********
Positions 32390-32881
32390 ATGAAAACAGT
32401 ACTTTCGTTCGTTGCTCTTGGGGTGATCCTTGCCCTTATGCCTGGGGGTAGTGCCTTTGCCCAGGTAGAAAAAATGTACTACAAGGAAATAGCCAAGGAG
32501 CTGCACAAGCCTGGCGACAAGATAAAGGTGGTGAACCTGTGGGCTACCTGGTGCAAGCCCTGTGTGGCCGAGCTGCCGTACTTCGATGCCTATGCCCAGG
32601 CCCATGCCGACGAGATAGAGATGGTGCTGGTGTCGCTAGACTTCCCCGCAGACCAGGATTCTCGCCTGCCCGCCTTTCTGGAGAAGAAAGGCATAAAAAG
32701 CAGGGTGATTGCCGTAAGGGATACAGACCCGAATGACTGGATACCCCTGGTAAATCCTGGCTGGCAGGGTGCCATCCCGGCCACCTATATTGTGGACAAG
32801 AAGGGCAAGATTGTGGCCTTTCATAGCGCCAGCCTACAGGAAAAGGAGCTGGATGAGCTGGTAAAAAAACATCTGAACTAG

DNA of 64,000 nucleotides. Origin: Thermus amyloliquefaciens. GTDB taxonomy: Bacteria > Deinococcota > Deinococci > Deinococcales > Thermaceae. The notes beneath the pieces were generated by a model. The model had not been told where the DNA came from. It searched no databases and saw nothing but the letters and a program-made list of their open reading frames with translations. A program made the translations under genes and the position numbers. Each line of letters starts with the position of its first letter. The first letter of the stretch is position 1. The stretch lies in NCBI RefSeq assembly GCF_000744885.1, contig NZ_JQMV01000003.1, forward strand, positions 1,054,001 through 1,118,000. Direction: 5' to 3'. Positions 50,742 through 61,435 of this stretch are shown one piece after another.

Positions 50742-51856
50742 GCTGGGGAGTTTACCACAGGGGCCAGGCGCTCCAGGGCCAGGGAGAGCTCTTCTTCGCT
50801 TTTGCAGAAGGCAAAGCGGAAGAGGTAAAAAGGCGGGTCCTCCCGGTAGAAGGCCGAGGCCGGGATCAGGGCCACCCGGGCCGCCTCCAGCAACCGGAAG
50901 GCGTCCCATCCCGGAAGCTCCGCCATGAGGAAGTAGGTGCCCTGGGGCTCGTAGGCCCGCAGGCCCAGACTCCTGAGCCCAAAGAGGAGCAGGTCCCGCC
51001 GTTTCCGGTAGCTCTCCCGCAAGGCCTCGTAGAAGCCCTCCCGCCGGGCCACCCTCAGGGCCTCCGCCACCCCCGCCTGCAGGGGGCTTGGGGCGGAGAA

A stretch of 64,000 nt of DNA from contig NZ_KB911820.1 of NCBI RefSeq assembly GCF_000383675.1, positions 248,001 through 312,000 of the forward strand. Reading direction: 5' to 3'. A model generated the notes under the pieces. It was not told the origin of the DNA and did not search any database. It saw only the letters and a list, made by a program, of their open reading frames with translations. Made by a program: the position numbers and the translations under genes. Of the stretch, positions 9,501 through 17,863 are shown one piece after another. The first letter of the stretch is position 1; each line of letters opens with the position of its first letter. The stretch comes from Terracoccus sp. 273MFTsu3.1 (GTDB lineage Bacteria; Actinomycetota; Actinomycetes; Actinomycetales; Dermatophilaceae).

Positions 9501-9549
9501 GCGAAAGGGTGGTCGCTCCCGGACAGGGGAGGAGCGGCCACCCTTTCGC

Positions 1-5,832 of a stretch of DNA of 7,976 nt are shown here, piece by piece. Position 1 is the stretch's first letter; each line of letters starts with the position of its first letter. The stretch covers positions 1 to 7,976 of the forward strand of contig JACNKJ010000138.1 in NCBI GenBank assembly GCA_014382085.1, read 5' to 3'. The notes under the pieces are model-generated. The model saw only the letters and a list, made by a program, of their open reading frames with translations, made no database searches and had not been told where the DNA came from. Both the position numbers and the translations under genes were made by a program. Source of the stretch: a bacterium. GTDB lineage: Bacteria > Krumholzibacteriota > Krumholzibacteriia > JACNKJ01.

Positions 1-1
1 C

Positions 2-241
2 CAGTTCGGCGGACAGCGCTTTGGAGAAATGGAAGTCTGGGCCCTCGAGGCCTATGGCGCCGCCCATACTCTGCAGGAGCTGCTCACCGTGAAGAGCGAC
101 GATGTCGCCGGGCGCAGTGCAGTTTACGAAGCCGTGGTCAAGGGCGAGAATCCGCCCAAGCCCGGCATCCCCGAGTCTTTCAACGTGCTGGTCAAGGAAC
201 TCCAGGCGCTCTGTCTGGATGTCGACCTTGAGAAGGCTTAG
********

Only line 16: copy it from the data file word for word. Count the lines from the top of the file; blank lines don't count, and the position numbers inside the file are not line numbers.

9501 GCGAAAGGGTGGTCGCTCCCGGACAGGGGAGGAGCGGCCACCCTTTCGC